Kudos: Michigan leader for youth justice receives award

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Mary King, who led the Michigan Center for Youth Justice (MCYJ) in high-profile efforts last year to protect justice-impacted youth during the COVID-19 crisis and advocate for reforms in youth facilities, particularly following the death of a 16-year-old resident of a Kalamazoo group home, was honored on Dec. 18 with a national award.

The National Juvenile Justice Network (NJJN) recognized King as the 2020 Beth Arnovits Gutsy Advocate for Youth. King was selected “for being a voice of strength, consistency and leadership on behalf of youth justice transformation in the state of Michigan,” NJJN officials said on the organization's website. The national network also cites King’s prior achievements with the Huron Valley Women’s Correctional Facility. There, King was the first coordinator for the Children’s Visitation Program, which brought children from all over Michigan for structured visits with their incarcerated mothers.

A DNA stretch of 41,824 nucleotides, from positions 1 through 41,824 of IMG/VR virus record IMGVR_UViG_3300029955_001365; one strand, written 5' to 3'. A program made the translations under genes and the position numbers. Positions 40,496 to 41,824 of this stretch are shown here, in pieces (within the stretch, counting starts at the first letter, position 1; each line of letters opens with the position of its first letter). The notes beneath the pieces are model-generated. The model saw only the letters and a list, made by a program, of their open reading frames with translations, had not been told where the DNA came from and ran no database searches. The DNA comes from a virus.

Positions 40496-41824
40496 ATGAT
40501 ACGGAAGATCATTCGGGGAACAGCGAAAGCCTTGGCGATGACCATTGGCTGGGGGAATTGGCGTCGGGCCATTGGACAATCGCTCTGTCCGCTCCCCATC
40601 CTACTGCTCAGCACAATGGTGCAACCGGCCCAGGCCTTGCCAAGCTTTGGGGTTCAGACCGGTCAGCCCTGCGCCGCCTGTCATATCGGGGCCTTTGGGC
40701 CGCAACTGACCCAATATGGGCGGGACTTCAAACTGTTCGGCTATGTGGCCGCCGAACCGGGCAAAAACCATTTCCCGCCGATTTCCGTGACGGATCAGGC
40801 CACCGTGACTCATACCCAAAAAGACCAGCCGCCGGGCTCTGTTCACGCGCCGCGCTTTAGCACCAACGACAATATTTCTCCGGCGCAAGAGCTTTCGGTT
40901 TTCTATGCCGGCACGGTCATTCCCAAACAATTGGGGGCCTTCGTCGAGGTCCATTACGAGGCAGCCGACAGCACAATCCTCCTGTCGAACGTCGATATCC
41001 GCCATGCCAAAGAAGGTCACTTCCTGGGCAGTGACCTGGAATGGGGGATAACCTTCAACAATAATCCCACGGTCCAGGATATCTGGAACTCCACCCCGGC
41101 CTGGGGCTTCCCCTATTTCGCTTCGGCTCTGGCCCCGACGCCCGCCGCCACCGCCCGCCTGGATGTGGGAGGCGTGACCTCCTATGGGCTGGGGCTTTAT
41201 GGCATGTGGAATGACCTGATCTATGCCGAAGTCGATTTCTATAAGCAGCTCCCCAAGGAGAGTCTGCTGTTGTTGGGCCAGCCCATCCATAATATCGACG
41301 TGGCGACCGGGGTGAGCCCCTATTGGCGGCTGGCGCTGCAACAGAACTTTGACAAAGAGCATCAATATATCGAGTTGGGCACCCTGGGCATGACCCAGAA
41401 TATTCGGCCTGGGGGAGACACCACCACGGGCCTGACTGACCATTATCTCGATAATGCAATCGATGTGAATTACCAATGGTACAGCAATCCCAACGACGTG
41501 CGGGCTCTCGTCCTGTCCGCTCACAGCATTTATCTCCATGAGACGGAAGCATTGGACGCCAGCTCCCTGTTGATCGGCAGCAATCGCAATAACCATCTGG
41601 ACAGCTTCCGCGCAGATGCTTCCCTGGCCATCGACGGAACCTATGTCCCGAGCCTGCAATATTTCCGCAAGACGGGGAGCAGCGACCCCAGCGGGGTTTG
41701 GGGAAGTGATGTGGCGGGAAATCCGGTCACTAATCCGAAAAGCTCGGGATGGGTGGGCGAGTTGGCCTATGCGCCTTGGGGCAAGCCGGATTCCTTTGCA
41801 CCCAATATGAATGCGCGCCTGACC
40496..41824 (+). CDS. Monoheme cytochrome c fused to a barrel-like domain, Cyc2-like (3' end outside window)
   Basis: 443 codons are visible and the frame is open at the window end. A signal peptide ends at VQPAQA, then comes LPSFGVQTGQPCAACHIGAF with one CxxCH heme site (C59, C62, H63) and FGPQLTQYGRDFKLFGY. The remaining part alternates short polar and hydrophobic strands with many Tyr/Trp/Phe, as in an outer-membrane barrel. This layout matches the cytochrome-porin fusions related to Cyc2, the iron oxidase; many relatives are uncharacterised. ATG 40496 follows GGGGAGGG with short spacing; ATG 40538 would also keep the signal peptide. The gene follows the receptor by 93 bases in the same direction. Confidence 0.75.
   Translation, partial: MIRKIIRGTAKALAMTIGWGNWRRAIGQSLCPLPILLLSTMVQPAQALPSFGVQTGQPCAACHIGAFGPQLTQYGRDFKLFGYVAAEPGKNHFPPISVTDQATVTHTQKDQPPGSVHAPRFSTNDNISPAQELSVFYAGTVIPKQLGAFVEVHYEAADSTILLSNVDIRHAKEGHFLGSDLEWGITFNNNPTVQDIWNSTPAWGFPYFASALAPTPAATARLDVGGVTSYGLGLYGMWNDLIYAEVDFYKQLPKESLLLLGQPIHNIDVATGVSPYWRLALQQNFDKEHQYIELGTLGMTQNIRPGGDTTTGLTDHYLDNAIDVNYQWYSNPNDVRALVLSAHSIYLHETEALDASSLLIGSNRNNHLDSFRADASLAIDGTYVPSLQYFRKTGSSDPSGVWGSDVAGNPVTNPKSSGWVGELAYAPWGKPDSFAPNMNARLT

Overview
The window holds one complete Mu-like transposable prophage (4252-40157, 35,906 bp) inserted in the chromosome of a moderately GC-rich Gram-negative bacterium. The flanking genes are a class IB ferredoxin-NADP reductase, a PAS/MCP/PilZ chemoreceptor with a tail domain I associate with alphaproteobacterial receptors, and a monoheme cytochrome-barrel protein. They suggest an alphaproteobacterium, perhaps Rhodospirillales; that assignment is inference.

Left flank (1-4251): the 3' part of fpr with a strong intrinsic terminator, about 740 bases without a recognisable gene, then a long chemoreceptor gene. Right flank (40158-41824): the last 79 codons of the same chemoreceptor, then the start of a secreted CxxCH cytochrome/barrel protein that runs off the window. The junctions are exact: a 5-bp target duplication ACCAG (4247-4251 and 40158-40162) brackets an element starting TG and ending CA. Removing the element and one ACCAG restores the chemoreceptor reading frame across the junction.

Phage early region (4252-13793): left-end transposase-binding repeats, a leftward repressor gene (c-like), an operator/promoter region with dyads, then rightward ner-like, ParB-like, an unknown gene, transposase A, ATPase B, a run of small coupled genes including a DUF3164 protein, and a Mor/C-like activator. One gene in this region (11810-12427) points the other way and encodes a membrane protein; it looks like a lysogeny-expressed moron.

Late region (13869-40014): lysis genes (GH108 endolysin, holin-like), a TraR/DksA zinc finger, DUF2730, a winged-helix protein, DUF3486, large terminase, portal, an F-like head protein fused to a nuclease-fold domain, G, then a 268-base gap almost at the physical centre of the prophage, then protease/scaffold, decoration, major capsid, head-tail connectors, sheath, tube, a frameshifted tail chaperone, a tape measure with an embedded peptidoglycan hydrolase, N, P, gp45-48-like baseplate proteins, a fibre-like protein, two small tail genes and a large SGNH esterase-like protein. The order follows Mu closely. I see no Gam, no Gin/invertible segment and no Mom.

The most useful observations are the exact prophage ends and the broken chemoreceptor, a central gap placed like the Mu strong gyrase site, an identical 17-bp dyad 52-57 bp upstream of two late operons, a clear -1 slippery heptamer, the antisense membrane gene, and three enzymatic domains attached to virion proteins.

King, who retired Dec. 31, also worked for eight years as the community coordinator for the Michigan Prisoner ReEntry Initiative (MPRI) in Washtenaw and Livingston Counties, where she brought together stakeholders to provide evidence-based services for returning citizens.

“It has been a tremendous honor and privilege to lead MCYJ over the past five years, as it is the only advocacy organization in Michigan dedicated to transforming our youth justice system,” King said. “I firmly believe that kids who get in trouble are still kids.”

The recognition for King comes as she transitions out of leadership at MCYJ. Jason Smith, currently the organization's policy director, will take over as executive director beginning January 1. Other promotions at MCYJ include that of Heidi Frankenhauser, who will serve as the organization’s deputy director.

The MCYJ is a nonprofit dedicated to creating a more fair and effective justice system for the state’s youth. For more information, visit https://www.miyouthjustice.org/.

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